Anthrax is a rod-like bacterium that usually affects grazing animals such as cows, goats and deer that ingest bacterial spores naturally occurring in the soil. In humans, the illness is rare, but can be contracted in three ways: through bacteria infecting a wound, through eating infected meat, or by inhaling sufficient numbers of anthrax spores. For many years, anthrax was called "wool-sorter's disease", because workers at wool mills were most at risk from naturally occurring spores. The danger, however, was relatively small. A 1960 study in a Pennsylvania goat-hair mill showed that workers inhaled more than 500 spores per eight-hour shift, and yet there were no cases of illness among the workers. Indeed, only 18 cases were reported in the whole of the US between 1900 and 1978.
The US Defence Department estimates that an individual must inhale between 10,000 and 50,000 spores for the disease to take hold. This happens only if huge numbers of spores are dispersed in the air and kept there (in the absence of wind, the natural tendency of anthrax spores is to drift to the ground). Technically, this is extremely difficult to accomplish.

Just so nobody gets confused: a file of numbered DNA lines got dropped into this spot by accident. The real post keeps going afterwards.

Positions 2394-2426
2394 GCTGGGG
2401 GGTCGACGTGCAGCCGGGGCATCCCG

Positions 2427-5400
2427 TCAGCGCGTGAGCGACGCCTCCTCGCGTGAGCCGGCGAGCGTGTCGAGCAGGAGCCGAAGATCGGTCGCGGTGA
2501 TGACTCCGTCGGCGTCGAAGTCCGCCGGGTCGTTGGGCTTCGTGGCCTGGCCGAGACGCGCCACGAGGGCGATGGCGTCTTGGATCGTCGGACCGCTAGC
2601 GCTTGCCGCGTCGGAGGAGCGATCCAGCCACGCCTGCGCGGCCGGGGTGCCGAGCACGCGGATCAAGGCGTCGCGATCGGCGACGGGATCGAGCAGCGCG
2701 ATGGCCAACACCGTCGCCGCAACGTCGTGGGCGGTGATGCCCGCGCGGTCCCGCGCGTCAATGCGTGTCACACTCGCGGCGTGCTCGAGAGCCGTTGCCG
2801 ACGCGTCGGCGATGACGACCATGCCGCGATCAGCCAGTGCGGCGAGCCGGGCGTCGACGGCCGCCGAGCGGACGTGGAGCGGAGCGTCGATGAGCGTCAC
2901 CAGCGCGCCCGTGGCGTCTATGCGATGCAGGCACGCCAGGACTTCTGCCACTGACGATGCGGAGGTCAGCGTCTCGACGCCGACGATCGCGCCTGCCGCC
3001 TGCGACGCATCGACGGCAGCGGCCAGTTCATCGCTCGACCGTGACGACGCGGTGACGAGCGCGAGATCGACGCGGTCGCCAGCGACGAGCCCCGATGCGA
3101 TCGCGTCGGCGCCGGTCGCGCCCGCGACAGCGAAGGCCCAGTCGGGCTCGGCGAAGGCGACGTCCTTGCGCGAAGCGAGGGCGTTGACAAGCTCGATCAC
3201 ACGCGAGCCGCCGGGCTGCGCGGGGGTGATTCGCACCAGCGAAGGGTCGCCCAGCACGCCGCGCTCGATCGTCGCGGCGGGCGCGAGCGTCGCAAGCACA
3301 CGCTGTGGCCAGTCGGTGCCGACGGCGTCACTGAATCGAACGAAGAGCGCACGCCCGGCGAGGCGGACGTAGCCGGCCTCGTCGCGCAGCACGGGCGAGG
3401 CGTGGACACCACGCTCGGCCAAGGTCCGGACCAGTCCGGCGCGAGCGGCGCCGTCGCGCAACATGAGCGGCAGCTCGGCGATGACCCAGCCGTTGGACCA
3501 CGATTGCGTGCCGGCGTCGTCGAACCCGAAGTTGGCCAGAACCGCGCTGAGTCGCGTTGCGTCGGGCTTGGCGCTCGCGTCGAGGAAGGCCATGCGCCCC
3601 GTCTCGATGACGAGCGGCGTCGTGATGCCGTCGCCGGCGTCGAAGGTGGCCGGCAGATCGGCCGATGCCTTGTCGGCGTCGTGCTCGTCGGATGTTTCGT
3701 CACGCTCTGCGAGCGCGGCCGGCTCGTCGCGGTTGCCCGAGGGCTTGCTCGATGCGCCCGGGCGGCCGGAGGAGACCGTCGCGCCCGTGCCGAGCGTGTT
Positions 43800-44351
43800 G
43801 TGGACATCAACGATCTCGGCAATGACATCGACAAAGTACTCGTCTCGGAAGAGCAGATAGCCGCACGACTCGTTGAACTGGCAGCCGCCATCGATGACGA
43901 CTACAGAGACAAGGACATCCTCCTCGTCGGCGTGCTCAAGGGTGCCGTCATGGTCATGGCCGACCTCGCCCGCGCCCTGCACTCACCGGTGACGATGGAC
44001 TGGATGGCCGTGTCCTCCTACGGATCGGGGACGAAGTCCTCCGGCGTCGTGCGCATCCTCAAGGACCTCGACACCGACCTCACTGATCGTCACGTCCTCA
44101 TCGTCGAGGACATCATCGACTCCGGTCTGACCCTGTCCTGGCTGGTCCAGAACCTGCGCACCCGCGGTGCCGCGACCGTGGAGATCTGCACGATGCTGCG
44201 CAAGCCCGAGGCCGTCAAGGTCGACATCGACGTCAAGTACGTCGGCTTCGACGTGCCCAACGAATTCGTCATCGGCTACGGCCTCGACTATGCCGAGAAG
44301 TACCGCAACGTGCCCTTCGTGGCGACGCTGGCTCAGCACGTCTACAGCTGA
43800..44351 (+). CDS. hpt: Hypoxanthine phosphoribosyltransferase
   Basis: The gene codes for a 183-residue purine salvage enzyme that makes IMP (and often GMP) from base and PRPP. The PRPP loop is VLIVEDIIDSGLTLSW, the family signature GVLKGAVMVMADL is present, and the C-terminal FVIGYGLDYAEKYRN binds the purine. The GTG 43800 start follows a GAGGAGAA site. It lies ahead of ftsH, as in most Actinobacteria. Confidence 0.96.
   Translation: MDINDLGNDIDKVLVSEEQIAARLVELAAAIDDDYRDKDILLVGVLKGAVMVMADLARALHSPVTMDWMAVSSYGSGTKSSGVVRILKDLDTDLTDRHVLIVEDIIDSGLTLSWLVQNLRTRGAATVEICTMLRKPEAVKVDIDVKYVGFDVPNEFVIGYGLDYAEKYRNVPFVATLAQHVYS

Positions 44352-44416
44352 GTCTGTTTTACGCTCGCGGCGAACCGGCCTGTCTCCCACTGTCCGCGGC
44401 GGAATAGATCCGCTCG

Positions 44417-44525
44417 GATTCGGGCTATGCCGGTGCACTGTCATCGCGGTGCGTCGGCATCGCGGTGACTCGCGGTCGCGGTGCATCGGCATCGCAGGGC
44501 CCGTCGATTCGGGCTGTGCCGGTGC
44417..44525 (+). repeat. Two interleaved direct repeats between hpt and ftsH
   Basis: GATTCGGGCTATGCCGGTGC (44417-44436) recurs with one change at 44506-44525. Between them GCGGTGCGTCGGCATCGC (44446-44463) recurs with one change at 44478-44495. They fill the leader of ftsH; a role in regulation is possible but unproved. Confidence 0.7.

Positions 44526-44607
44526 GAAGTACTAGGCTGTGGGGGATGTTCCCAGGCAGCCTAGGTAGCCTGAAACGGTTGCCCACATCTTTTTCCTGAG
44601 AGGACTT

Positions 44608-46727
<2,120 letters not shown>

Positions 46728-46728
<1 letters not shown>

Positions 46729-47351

First, anthrax spores need to be converted into a powder. Only the US and the Soviet Union, both of which expended millions of dollars on developing bioweapons during the cold war, have refined the means to do this. Iraq was supposed to have a well-developed anthrax programme. United Nations weapons inspectors, however, discovered anthrax only in liquid form, which, according to one expert, "is almost as safe as candy".